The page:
HEARTS are perched on the edge like a sweating bungee jumper, but it's guts, not nerves, that are stopping them from going over the edge.

Whatever else can be said of the group of players which eventually will be relegated, no-one could accuse them of lacking sheer bloody-minded resilience.

Last night Aberdeen were rushing them headlong towards the defeat which would have formally condemned them to next season's Championship. A goal down with four minutes left, and a man down after captain Danny Wilson was sent-off, and they still refused to buckle.

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Hibs came to bury them on Sunday and failed, and so did Aberdeen. Willo Flood hit a free-kick which seemed to kick up and beat Jamie MacDonald to find the net in the second half and for 12 minutes Hearts were heading down. They scrapped like tigers to save themselves, for a few more days at least, and when their feverish attacks resulted in a penalty, Jamie Hamill buried it.

The draw left them 18 points behind St Mirren with 18 to play for, so it cannot be more than a rage against the dying of the light, but they celebrated it as another rich display of defiance. Aberdeen could only see the night as two points dropped. They returned to second place, ahead of Motherwell on goal difference, but given their dominance of the first half and their winning position going into the dying minutes, a draw felt unsatisfying.

Tynecastle's Roseburn Stand may as well be reclassified as a bird sanctuary: for the second time in four days it was populated by vultures sensing an easy kill. The Aberdeen support came to see their own team and to see Hearts buried, just as the Hibs fans had done in Sunday's derby. The chants, again, were of the variety that got Leigh Griffiths into bother with Vincent Lunny and the SFA.

Derek McInnes has turned Aberdeen into a tough, relentless team. Even when their attacks don't click and they cannot get enough supply to Adam Rooney, their primary goalscorer, they chase, harry and worry opponents. Their pace allows them to be a dangerous counter-attacking side but here they pressed Hearts so high up the pitch they were harassing their full-backs into mistakes and giving possession away.

The result was a first half of grinding Aberdeen pressure which kept Hearts on the back foot without yielding many chances. When Hearts tried to earn a reprieve they gave the ball away in midfield and Aberdeen washed towards them again.

Peter Pawlett was back after a hip injury. He moved free and fast, and survived a robust kick to the ankle from Wilson. Pawlett, too, is key to Aberdeen's pressing game. When opponents feel they have another second or two to pick a pass or make a clearance, his acceleration means he has quickly chased them down, often forcing them into mistakes.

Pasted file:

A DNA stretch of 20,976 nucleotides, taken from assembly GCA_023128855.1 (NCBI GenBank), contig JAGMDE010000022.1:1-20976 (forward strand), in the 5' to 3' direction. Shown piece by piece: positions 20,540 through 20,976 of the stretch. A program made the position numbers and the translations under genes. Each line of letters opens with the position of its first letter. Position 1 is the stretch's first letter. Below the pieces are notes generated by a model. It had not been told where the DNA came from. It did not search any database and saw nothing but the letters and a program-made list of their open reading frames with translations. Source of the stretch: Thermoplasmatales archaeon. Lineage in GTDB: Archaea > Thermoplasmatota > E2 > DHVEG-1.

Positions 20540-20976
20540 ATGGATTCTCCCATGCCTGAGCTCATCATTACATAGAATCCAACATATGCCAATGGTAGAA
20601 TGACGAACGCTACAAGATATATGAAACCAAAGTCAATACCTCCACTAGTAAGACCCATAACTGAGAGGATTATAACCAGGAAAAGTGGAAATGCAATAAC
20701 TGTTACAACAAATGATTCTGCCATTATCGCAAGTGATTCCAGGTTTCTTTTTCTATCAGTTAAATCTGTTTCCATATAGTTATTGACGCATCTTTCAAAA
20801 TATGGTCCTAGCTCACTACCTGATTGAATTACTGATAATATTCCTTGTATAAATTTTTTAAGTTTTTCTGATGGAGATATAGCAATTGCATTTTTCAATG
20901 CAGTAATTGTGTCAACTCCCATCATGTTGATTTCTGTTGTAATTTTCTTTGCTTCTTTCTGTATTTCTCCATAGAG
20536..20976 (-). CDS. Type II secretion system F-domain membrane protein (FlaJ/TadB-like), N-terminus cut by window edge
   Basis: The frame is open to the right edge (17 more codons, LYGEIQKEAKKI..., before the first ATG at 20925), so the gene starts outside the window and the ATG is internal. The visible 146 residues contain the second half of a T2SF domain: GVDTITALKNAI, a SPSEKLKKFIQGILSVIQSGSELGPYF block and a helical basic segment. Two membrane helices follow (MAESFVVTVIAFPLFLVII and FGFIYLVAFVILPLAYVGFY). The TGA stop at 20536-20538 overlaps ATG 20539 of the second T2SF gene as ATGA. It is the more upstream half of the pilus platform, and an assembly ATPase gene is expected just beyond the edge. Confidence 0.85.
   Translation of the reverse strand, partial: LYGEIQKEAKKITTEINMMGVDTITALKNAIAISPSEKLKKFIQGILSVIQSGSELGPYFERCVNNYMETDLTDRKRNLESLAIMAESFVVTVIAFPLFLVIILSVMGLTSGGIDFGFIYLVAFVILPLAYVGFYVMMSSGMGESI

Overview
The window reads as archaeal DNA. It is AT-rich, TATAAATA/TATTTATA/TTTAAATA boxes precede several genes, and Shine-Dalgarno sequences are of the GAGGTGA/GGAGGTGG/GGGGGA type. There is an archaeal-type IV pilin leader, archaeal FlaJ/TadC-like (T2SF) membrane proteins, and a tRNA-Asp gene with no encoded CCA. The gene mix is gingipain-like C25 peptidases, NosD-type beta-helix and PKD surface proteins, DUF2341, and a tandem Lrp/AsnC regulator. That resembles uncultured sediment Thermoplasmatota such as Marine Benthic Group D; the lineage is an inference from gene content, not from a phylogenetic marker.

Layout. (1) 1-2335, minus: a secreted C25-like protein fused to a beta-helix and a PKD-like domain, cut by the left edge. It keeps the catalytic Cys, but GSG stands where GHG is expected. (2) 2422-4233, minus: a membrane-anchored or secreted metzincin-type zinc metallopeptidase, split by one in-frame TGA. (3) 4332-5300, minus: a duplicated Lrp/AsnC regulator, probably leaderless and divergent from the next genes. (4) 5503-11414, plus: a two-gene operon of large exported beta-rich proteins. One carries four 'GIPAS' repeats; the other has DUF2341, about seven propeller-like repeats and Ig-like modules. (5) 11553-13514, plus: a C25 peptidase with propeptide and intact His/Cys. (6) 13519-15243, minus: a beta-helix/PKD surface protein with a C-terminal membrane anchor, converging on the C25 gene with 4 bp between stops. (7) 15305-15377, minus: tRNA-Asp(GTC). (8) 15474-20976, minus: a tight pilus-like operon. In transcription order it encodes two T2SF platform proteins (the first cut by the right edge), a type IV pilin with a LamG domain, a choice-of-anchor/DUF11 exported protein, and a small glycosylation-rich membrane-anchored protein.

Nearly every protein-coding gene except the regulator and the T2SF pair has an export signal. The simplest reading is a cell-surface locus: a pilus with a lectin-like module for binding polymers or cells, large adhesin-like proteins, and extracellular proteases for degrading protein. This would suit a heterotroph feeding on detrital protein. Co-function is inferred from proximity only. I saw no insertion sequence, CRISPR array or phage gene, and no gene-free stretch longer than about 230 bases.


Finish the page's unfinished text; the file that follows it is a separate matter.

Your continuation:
Hearts threatened Jamie Langfield only when David Smith's free-kick flew across the Aberdeen box, inviting a touch from Ryan Stevenson or Dylan McGowan but receiving neither. The Aberdeen goalkeeper was unceremoniously dumped on his backside by a goalmouth shoulder charge from Paul McCallum which was about 60 years too late to be considered acceptable by any referee.It was his last act of the night, decided not by referee Kevin Clancy but his own manager Gary Locke, who took him off and put Scott Robinson into midfield as Stevenson took over as their sole striker.

Hearts had more joy in choking Aberdeen and winning a far higher share of balls in midfield although poor control and passing let them down.

Callum Paterson struck one terrific shot which brought a fine save from Langfield for a corner. With Aberdeen's forward players seeing a little less of the ball, Barry Robson risked taking a mid-game toilet break, racing up the tunnel and re-emerging a couple of minutes later, to the amusement of the away support.

Umpteen contributory factors had taken Hearts to the brink and, for a few tense minutes, it seemed that the final one, the one which would nudge them over the edge, was a silly little act of indiscipline. Wilson had been booked in the first half and when Rooney got ahead of him he held his shirt to pull him back. It was a nothing little foul, but a clear second caution and a red card. It was also a free-kick just outside the box. Flood's drive seemed to deceive MacDonald and he was beaten to his right. As it stood, Hearts were relegated.

Stevenson might have equalised but his shot was poor and, at that moment, it appeared Hearts' top-flight status was lost. They fought like devils to get another chance, though, and with four minutes left it came. Shaleum Logan's clumsy challenge on Paterson was asking for trouble and Tynecastle erupted when Kevin Clancy pointed to the penalty spot. Hamill rammed it past Langfield, calm as you like.

Niall McGinn reloaded the exectioners' gun and should have put Aberdeen back ahead, but he squirted a late chance wide. Tynecastle had seen enough drama for the night. As it emptied, the faithful held their heads high.